Day 4 and Day 5: December 7 & 8, 2012
England win the third test match to take an unassailable 2-1 lead in the test series
Day four began with a surprise- the Indian bowlers finally looked menacing. They quickly took the four remaining England batsmen in just 27 balls. England finally went back to the dressing room after scoring 523, a humongous lead of 207 runs. Sehwag and Gambhir started the second innings and played some positive cricket. They scored at a brisk rate and steadily reduced the deficit and took India to lunch trailing by just 121.
If the first session was all India’s, the second session was all England’s. As many as six Indian wickets fell in the second session, thanks to some brilliant bowling and reckless batting. Soon after lunch, Sehwag perished to Swann’s delivery when his loose drive couldn’t find the ball which went on to rattle the stumps. Pujara could muster only eight runs before he was run-out by Ian Bell. The wickets continued to fall like a pack of cards. Gambhir could manage to get to 40 as Tendulkar went for 5 , Yuvraj went for 11 and Dhoni was out for a duck. At tea, the scorecard read 145 for 6, still trailing by 62 runs.
Kohli and Khan were dismissed soon after tea and the Indians were staring at an innings defeat at the Eden gardens- a ground where they haven’t lost a test match since 1999. However, that was not to be the case as lone warrior stood tall amidst all the ruins. Ravi Ashwin defied the relentless English attack and played some beautiful strokes to give India the lead. The batsmen should learn a lesson or two from this off-spinner who, interestingly, has a higher test batting average than the Indian captain. India ended day four at 239 for 9 with Ashwin on 83 and Ojha on 3.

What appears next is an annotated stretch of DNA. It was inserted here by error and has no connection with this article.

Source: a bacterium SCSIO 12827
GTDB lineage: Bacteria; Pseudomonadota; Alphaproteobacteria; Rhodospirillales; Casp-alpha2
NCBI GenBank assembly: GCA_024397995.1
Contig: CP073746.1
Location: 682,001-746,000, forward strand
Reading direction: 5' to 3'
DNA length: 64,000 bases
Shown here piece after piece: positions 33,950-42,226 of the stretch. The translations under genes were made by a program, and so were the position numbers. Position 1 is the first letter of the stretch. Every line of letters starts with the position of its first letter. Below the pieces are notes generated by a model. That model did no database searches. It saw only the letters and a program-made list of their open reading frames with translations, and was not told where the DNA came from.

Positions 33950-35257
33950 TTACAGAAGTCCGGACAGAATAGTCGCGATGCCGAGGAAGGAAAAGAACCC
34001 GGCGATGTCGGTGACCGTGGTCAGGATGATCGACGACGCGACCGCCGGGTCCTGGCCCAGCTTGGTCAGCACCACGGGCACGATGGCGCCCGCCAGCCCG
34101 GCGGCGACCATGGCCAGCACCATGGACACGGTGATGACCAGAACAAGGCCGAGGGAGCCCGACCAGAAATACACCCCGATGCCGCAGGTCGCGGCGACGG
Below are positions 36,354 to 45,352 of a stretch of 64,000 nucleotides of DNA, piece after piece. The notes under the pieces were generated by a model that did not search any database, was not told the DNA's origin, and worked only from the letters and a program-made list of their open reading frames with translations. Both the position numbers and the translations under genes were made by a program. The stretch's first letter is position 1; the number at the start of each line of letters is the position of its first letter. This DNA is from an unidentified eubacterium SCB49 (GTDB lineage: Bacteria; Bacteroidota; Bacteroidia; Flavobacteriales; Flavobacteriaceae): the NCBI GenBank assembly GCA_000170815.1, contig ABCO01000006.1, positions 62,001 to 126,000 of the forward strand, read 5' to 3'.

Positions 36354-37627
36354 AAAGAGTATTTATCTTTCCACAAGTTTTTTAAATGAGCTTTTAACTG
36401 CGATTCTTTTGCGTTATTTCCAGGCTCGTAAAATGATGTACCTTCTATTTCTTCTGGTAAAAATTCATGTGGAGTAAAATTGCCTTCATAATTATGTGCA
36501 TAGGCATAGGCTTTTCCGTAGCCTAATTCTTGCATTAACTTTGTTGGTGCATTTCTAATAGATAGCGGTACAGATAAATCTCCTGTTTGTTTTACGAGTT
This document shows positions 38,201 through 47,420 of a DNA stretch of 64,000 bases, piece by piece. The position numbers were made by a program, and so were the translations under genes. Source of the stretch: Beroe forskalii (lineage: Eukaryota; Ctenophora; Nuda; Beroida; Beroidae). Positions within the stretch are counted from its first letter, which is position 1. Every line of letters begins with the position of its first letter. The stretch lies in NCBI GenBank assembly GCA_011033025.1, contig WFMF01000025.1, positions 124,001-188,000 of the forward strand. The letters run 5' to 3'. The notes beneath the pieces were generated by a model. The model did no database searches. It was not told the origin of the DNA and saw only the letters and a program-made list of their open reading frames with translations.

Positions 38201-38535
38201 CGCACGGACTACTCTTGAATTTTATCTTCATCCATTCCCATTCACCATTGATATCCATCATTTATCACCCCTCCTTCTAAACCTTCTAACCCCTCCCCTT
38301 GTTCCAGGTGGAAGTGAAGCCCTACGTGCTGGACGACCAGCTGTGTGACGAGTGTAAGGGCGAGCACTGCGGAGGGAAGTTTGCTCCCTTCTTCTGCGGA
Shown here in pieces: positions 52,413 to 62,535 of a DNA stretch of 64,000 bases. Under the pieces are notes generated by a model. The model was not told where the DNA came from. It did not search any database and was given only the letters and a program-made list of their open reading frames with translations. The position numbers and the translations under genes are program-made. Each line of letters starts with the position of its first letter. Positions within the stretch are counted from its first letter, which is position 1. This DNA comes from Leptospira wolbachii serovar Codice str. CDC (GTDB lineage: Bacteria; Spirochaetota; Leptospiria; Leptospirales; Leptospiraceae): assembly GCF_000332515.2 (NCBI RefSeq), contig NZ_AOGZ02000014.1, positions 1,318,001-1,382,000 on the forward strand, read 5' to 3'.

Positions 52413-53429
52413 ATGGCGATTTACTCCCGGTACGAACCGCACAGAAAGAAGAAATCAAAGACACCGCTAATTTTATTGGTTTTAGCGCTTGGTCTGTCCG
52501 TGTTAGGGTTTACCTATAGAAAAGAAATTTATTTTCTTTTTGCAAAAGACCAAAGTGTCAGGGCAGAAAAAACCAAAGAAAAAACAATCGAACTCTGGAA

Ojha was finally dismissed early in the fifth day as India ended the second innings for 247. The tenth wicket alone added 50 of those runs. Set a measly target of 41, England strolled to victory in just 12 overs.
Day 3: December 7, 2012
With three days gone, one cannot help but feel that the third test match is turning out to be a replica of the second. The Indians were bowled out for 300 odd runs in the first innings. England replied with a huge (500 plus) first innings score as their captain Alistair Cook led from the front. Considering Team India’s current batting form, even India’s most die-hard fan would think twice before betting against an England win. While a victory is virtually ruled out for the men in Blue, any slim hope of a draw depends on how well they are able to bat in the second innings.